The rude, rather cruel, behavior of the landowners towards these poor families went way beyond words and poor wages; the went all the way to violence, further showing there lack of respect for the fellow human beings. On preparing to leave Hooverville because of threats, some men confront their vehicle armed with pick handles and shot guns. One man tells them, "We ain't gonna have no goddamn Okies in this town." On driving away, "a flaring light arose from the direction of the Hooverville. The light grew and spread, and from the distance came a crackling sound." Words are one thing, but nothing can cause more vengeful feelings than murder and vandalism—alienation of the worst sort. By burning that town, the landowners also burned away any friendly ties those people could feel for them. By showing that these people could even use such violence, Steinbeck demonstrates that those landowners cared nothing for the welfare of anyone but themselves; for all they cared, those people were just some annoying bug that needed to be squashed. When they burned that town, they didn't even think that the things they burned were the only possessions those poor folk still had. They didn't bother to realize, or didn't care, that those migrants had left all of their lives back where they had come from to come here. By demonstrating that the Californians showed no restraint in burning that town, he shows that they cared nothing for the migrants' sacrifice and dream of a better life. No moral value or humanity could be seen in those acts. The landowner's alienation of Tom and his family demonstrate the landowners' heartless cupidity.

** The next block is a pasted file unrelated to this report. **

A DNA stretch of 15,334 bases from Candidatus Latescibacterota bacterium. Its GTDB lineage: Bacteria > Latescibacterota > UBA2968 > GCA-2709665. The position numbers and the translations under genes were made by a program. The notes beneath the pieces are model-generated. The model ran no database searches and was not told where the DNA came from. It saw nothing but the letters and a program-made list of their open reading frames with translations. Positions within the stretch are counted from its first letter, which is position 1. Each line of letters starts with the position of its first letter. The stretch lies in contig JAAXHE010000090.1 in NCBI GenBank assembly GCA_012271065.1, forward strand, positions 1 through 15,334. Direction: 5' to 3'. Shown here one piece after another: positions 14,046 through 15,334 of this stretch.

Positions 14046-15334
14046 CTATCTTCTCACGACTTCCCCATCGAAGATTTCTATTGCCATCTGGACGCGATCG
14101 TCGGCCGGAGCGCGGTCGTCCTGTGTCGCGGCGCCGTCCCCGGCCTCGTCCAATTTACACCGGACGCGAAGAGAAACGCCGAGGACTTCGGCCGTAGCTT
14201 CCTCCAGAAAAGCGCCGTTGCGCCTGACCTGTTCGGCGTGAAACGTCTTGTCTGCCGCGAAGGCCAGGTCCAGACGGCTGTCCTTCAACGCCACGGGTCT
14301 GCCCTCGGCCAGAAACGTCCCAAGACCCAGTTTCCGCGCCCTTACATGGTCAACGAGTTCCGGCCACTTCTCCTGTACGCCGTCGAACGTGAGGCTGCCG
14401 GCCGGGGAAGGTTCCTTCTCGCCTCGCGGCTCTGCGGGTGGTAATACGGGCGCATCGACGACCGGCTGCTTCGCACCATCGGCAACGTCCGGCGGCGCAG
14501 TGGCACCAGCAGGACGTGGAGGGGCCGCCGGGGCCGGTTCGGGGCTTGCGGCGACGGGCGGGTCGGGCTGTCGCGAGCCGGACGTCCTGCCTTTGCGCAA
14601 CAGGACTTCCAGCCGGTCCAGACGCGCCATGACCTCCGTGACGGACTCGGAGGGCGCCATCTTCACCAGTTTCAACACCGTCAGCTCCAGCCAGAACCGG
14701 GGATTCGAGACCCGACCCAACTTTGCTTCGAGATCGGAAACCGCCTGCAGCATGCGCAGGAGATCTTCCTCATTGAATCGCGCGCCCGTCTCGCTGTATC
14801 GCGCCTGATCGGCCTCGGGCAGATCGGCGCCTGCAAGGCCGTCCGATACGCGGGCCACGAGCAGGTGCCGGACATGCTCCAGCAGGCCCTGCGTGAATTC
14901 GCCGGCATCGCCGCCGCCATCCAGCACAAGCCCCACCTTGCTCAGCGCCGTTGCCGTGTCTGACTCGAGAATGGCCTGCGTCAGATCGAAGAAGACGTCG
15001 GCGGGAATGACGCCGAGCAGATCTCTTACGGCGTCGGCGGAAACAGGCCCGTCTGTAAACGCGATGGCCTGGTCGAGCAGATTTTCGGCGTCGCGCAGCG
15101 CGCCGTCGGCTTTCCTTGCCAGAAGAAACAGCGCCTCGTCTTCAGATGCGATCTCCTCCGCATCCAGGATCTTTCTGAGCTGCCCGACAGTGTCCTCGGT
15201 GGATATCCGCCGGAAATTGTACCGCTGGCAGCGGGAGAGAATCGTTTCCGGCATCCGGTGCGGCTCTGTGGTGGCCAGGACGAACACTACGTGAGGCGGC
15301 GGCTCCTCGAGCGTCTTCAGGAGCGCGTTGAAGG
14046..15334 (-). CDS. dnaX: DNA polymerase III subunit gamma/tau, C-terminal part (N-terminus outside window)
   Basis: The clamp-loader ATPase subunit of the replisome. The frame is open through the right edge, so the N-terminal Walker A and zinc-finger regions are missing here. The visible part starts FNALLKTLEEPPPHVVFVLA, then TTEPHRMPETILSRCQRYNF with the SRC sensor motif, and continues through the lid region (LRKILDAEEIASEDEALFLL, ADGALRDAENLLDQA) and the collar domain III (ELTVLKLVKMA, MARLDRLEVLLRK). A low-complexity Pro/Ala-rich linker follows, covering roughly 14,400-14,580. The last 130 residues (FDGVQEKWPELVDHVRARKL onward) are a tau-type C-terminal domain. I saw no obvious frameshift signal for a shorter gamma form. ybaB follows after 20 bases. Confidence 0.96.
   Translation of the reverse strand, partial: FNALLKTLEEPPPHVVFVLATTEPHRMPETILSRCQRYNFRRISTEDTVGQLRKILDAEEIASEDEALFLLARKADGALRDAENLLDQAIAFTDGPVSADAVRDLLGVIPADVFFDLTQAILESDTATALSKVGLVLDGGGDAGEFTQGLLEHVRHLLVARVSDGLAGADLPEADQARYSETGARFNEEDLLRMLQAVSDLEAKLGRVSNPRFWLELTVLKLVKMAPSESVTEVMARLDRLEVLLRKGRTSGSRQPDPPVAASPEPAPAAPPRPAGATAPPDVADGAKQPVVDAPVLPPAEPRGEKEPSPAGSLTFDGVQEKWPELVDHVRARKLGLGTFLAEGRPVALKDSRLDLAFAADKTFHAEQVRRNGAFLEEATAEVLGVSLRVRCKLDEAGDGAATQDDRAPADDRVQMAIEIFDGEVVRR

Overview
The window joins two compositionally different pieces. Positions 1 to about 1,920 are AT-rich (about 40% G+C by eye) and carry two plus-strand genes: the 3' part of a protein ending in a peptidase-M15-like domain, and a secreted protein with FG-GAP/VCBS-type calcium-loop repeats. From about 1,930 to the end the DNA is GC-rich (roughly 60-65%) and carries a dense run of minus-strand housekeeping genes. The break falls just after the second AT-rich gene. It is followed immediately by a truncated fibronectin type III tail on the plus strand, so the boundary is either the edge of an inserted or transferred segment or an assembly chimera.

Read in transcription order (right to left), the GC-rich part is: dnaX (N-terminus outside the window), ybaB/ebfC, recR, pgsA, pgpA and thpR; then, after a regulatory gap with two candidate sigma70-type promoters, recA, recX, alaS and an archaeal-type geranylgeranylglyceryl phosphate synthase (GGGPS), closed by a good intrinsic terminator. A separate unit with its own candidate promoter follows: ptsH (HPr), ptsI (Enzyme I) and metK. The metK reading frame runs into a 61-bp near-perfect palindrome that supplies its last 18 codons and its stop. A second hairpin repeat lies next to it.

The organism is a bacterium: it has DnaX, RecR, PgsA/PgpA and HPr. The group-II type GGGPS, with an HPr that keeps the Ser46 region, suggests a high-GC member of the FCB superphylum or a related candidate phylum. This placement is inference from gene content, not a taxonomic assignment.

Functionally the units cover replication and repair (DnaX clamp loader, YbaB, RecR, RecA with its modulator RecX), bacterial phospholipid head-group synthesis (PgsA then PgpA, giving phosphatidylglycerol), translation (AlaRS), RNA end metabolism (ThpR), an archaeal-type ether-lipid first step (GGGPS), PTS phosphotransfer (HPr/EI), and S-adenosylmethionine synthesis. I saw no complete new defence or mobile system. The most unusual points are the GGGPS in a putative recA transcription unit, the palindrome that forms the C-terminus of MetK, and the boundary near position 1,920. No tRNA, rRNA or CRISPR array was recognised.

Landowners in The Grapes of Wrath show terrible cruelty to the poor migrants looking for work, alienating them further and further all the time. This alienation didn't affect a few people, but tens of thousands throughout the whole state of California. In the novel, one family's troubles echo the troubles of thousands of other families. Through violence, cruelty, and wages too low to even support one day to day, the landowners separated themselves further and further from the migrants and demonstrated their cold inhumanity and false assumptions about people who were better than they were. By telling the story from those who have character, Steinbeck showed that the landowners had no character.

Steinbeck, J. (1967). New York, NY: Penguin Group(USA), Inc.